12 – The Elements of Great Managing – book review and actionable insights from WPRiders part 2 of 4
This is part 2 of the article and book review about how to manage a WordPress team and how to create a healthy and strong organization culture.
In case you missed part 1, you can find it here.
4. Recognition and Praise for Good Work
Employees that receive Recognition And Praise For Good Work (RAPFoGoW) on a regular basis are 50% less likely to leave the company during the next year. RaPFoGoW is the simplest yet the most overlooked opportunities in the business world.
The book recommends observing what things have been done well and then vocally express your appreciation. You can do this both in private as well as in public, in front of the other colleagues.
How are we doing it
I trust my employees and their consciousness. I trust that they’ll make the best decision under the given circumstances. If they will make a mistake, then that’s going to be a valuable lesson learned for them as well as for me as a manager. You may ask, but hey, dude, isn’t it dangerous, to trust your employees and to let them make mistakes? Well, you unbelievers 😃 my answer to you is: choose the right employees before investing them with your trust. But that’s a completely different story.
Observe what are they doing well, observe their initiatives. Then show them that you’ve noticed, express recognition and praise them.
Every 7 days ask myself: did I noticed something good at my employees. Did I articulate that?
5. Someone at Work Cares About Me as a Person
Create the feeling of a tribe. Let every employee feel as a full time member of that tribe, not just another number on the paper. Whenever people feel treated as human beings, they start bonding and creating emotional ties to their peers, their work, to the clients and company. As consequence, studies show that employees cheat less at their workplace. Bottom line: when someone cares about them, they start caring as well!
How are we doing it
Be human and show that you are a human being yourself: acknowledge if you make a mistake, accept you are not perfect, talk openly about your mistakes and what are you doing/changing to avoid this in the future.
Do whatever it takes to be human.
Say Good morning! Really look at your peers and see how they are feeling today. Give them a few mindful moments of undivided attention. Be present when you listen to them. Keep looking at them when they talk to you. Ask your employees what is their spouse/kids doing? And… listen…
Wanna get better at listening? Here’s a terrific resource: Listening First Aid by Gregorio Billikopf
I’ve noticed that our employees like to have a very good coffee in the morning. Therefore, we make sure we have good supply of high-quality coffee.
I do my best to take care of the emotional well-being of the team. Our team organizes “pizza” evenings, Xbox or board games events.
One thing about which I disagree with the book: the book recommends to publicly display individual results so that people will get inspired and will get more ambitious. I could have displayed the hours every developer spends on a daily basis, how much money every developer makes for our company, etc. But I feel this will foster competition rather than cooperation. And this is completely against our cooperation based, tribe-like culture.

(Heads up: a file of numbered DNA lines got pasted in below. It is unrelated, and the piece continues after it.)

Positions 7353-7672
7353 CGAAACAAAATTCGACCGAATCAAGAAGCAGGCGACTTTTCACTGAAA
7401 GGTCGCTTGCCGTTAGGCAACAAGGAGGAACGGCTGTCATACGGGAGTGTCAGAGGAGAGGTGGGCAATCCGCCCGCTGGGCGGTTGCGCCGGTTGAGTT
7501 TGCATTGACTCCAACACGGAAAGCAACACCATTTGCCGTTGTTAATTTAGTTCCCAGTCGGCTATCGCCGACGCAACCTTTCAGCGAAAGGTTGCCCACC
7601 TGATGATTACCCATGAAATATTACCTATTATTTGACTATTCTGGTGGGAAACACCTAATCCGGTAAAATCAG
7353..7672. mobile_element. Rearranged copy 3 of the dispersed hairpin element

6. Someone at Work Encourages My Development
Employees need clarity over their day to day activity, both for what and for how. This is especially true for new employees.
A good mentor assigned to the newcomer is a sure path to getting the new employee up to speed and top engagement as quickly as possible. The mentor will watch and encourage the growth and development of the new employee, will help him/her with the on-boarding, with understanding the processes and the general flow.
Actually, the book tells us that only 1% of those who don’t have a mentor are able to reach full engagement in the company.
This one management element is an important condition for promoting all the other elements inside your team. A good mentor will patiently show and teach how are things being done here both technically, but most importantly, culturally. He/she will transmit all the values of your company to the new employee at a practical level and will show the way you applying our values on a day to day basis.
Having a good mentor is also a key to fulfilling the other element: the right person for the right job. The mentor will be well connected to his mentee, will know and understand his strengths and weaknesses and will be able to guide and advice both the mentee and the management in assigning the mentee to a specific project.
How are we doing it
We have a very talented and dedicated developer-mentor on our team that takes care of the wellbeing and onboarding of the newcomers.
I personally tell my employees: I would like to know you as much as possible, as much as you are allowing me to. The better I know you, the more I can help you be better at this job.
It’s important to have a mentor at the office even if you are not a newcomer anymore. Therefore, we are functioning like a support group where everyone jumps in whenever something needs to be fixed/decided.
Encourage your new employees, acknowledge that they might have a hard time adapting. Ask them to give themselves some time 😃
I do my best to invest in the relationship with every employee.
I do my best to fulfill their true potential, to find their place that will match their innate skills and to make them thrive.